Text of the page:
HR efforts need to refocus and continuously evolve its role as a business partner and constantly ‘listen' to the voice of the employee
What in your view is driving transformation of HR?
The recession was a tipping point for most organizations which are now re-inventing themselves. Quality, cost, productivity and efficiency, have become an integral part of the sustained culture in most progressive organizations. This is impacting all aspects of business including HR, and in a service organization which is people-driven, the drive for HR transformation is accelerating at a very different momentum.
What will transform HR? Is it the way companies approach HR strategy or execute HR operations?
The role of HR is to support the ever growing demands of business strategy. The strategy to executive cycle time is shortening today. Hence, the way we flawlessly execute HR operations to support business demands will be critical in transforming HR.
What critical roles is HR spending time on today? Is there a need to change focus and what models can HR adopt to stop doing what it is doing and switch focus to something more important?
HR teams continue to spend a lot of time on activity-based, transactional work. Instead HR efforts need to refocus and continuously evolve its role as a business partner and constantly ‘listen’ to the voice of the employee. Increasingly HR needs to balance employee aspirations and organizational needs and demands to ensure that both are safeguarded. This role as a business partner undergoes constant change as the needs of the organization and the employees evolve very rapidly.
HR teams need to ‘let go’ of transactional work and take on the role to support organizations with strategic inputs towards business plans. It is increasingly becoming evident that external capabilities in managing transactional work are far more superior as opposed to internal capabilities. Moreover, focusing on analytics and insights instead of process or database management will significantly impact HR transformation.
Progressive organizations have a balanced equation between transactional work and high touch roles in HR. There is enough maturity in the leadership to acknowledge that external capabilities can deliver better services with regard to transactional work, whereas high touch roles such as culture building, performance management, building talent and leadership pipeline, employee value proposition etc need to be managed internally.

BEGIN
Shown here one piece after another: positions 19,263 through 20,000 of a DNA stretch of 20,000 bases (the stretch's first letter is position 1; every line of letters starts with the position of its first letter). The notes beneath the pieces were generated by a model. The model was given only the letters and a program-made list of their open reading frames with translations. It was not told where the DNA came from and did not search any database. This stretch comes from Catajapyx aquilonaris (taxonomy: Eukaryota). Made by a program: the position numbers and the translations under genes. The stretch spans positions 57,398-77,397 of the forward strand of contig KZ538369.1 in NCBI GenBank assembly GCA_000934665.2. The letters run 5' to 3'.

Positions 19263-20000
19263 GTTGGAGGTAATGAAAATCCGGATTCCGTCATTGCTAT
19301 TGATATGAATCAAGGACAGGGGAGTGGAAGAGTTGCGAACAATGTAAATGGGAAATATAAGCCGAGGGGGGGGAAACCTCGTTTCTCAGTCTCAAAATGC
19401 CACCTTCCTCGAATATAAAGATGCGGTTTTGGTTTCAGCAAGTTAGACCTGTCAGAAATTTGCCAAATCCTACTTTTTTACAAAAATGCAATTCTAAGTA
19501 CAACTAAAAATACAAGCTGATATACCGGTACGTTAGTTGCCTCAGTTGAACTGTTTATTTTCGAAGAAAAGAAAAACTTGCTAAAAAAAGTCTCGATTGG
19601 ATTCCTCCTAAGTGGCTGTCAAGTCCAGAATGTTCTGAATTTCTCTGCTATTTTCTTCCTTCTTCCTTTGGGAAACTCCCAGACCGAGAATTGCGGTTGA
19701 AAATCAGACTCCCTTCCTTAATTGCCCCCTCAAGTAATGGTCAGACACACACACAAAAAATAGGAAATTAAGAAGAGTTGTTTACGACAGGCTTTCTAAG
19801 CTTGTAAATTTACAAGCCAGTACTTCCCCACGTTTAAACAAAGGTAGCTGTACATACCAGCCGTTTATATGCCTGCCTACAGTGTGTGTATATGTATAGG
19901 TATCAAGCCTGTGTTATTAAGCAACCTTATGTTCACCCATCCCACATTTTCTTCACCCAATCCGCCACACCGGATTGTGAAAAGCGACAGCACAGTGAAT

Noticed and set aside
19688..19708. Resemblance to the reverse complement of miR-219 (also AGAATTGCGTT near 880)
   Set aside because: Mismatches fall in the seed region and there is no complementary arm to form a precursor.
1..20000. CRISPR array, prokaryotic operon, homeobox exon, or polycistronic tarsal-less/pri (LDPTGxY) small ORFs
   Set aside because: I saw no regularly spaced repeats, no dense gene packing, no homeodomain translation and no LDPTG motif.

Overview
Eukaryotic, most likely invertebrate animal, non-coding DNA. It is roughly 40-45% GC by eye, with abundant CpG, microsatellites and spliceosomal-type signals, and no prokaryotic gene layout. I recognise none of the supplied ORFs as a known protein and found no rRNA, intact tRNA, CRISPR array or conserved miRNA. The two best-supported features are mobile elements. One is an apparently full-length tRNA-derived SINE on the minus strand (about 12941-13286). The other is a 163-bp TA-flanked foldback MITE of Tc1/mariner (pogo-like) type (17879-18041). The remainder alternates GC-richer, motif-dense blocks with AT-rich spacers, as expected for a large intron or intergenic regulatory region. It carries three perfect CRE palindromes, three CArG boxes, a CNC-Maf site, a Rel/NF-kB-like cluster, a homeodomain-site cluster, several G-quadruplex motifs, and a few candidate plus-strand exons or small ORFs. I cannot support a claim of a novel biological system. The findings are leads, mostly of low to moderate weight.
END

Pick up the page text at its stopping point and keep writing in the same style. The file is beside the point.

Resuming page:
What is HR’s new role in this context? How can HR justify its existence if most activities can be outsourced?
The role of HR will undergo the following changes:
1- The HR team will need to focus on understanding business realities and influence leadership to ensure greater involvement in strategic decision-making. The stage for this is now set as the workforce is evidently the greatest asset for any company.
2- HR will need to adopt a multi-dimensional solution process approach to any business reality. For example, when looking at attrition, HR cannot look at one process alone but we will need to look at an integrated solution that focuses on profiling, employer branding, compensation philosophy, career management etc.
3- HR will focus on servicing stakeholders in an integrated approach. For example, HR will be increasingly involved in providing a greater experience to its customer through by creating the right interface with their employees.
4- In new organizations, the number of people in the HR team will also reduce and that will mean more involvement and ownership of HR processes and actions by the line management.
What are the new competencies required for HR? How ready is HR today for this new role?
Going forward, the following six new competencies will be required for HR teams:
- Deep business understanding and alignment to internal customers
- Organizational building and change management
- Process and service excellence
- HR advocacy
- Coaching and mentoring
- Creation of/ reinforcing values and culture
These competencies are core to the new HR function. Currently there is a gap between current competencies and the future requirement but the awareness of this gap is increasing and so are the steps to narrow this gap.